We are all familiar with the contractual restrictions, limitations, and prohibitions imposed upon independent benefit plans and third party administrators utilizing major PPO networks. Whether it is restrictive deadlines, an inability to negotiate directly with providers, a prohibition on audits, or an obligation to pay in accordance with terms you’ll never see, many have complained about the apparent inequity established by these contracts. Few, however, have analyzed the network contracts existing between major carriers and their own network providers. One might be surprised to learn that these major carriers and ASOs not only recognize the importance of these items, but assert these rights for themselves! Join The Phia Group’s CEO – Adam V. Russo, Esq. – as well as its Sr. VP & General Counsel – Ron E. Peck, Esq. – as they dissect contractual terms existing between carriers and their network providers, and share the realization that they know exactly what is important to you.
On July 31st at 1 PM EST, The Phia Group’s CEO – Attorney Adam V. Russo – and The Phia Group’s Sr. VP and General Counsel – Attorney Ron E. Peck – will address one of the most pressing issues facing our industry today – balance billing. In particular, they will discuss what benefit plan administrators can do to assist their participants and push back against this problem.
To maintain benefit program viability, employers are cracking down on excessive spending through auditing and implementing new methodologies, such as cost based reimbursement and Medicare pricing, in addition to traditional network policies. In this new environment, participants will be thrust into the fray like never before; exposed to the threat of balance billing.
Topics that will be discussed include, but are not limited to –
• When strict enforcement of the plan terms and preventing balance billing may not be harmonious goals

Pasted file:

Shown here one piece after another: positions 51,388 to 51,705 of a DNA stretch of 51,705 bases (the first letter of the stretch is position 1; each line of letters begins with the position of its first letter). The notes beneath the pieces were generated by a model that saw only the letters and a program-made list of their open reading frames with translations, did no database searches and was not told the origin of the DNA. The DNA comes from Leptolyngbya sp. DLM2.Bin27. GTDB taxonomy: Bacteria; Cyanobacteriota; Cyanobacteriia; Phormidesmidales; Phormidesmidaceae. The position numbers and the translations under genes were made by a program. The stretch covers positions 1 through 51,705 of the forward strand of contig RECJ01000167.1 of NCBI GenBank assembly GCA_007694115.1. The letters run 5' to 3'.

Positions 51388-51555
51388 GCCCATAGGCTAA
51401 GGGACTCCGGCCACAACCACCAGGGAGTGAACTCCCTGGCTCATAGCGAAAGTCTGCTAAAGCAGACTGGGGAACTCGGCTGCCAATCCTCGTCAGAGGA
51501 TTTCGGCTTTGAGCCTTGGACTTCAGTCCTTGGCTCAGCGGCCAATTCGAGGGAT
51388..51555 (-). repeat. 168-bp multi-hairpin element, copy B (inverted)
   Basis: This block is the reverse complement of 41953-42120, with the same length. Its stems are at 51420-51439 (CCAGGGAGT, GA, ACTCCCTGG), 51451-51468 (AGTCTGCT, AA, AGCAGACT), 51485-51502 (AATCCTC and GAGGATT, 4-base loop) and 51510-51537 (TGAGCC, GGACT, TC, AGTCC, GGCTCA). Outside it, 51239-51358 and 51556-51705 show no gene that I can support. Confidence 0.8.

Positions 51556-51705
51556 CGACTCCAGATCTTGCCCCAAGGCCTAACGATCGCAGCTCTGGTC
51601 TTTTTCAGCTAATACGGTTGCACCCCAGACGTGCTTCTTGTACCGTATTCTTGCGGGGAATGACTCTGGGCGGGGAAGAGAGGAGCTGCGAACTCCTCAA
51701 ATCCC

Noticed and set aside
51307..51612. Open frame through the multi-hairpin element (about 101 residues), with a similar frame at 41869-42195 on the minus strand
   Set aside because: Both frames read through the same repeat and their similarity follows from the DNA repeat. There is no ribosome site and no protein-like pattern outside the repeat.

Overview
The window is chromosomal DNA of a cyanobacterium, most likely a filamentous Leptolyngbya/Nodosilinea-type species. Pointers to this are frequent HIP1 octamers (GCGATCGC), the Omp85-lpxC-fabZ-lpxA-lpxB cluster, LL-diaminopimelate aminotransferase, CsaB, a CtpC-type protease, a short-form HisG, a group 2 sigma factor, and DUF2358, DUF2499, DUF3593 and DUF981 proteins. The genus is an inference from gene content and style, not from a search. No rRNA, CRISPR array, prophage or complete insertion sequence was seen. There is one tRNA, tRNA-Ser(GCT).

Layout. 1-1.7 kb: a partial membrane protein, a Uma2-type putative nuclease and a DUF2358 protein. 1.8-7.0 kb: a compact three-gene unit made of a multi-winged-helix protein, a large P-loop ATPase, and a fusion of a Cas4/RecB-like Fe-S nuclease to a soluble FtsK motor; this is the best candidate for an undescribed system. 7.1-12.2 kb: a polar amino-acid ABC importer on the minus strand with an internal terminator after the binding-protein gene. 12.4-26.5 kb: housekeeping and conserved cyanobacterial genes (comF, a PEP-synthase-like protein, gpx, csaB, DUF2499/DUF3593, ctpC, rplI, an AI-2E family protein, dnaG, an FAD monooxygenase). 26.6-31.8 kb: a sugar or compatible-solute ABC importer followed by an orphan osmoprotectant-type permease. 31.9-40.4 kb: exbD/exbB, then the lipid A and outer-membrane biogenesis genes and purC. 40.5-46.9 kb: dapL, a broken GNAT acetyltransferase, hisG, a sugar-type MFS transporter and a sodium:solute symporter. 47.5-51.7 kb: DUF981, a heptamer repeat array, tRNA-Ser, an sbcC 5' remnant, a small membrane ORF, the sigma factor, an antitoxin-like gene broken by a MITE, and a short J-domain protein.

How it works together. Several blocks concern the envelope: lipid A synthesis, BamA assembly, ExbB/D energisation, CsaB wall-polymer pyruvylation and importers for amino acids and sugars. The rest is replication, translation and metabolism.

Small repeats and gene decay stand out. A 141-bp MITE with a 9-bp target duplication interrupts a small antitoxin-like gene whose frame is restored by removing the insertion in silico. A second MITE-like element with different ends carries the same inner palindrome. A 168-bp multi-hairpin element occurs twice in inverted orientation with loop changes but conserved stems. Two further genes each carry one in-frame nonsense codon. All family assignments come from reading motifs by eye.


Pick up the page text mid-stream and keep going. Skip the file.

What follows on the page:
• Undertaking efforts on behalf of benefit plans to resolve disputes with providers so that participants benefit as well, compared to “patient advocacy”
• Providing support to participants facing balance billing by explaining why the payments were capped, describing the appeals process in detail, and providing arguments they can raise against the provider
A Delay In Play (or Pay) – The News Isn’t As Good As You May Think
The Obama administration announced that it is postponing the requirement that employers provide employees robust, affordable health plans; also known as “pay or play.” You may think that this is good news… It’s another year to consider options, prepare funds, and study the intricacies of PPACA. DON’T BE FOOLED!
Regulatory officials have stated that the delay was prompted by so-called “compliance complexity concerns.” Employers have attacked the rule from every angle; targeting unrealistic expectations, costs, and difficulties in reporting. In addition, many employers have threatened to “trim” their employment rosters. Employers with fewer than 50 employees (or full-time equivalent employees) are exempt from the rule. It should have come as no surprise, then, that some employers were going to cut employees’ hours or terminate staff, dropping below 50 lives. With all of this in mind, the administration – “thankfully” – pulled back on the reins. Great news, right? Wrong!
At The Phia Group, we hope for the best but plan for the worst. For the following reasons, now is not the time to disregard cost containment efforts. – Read More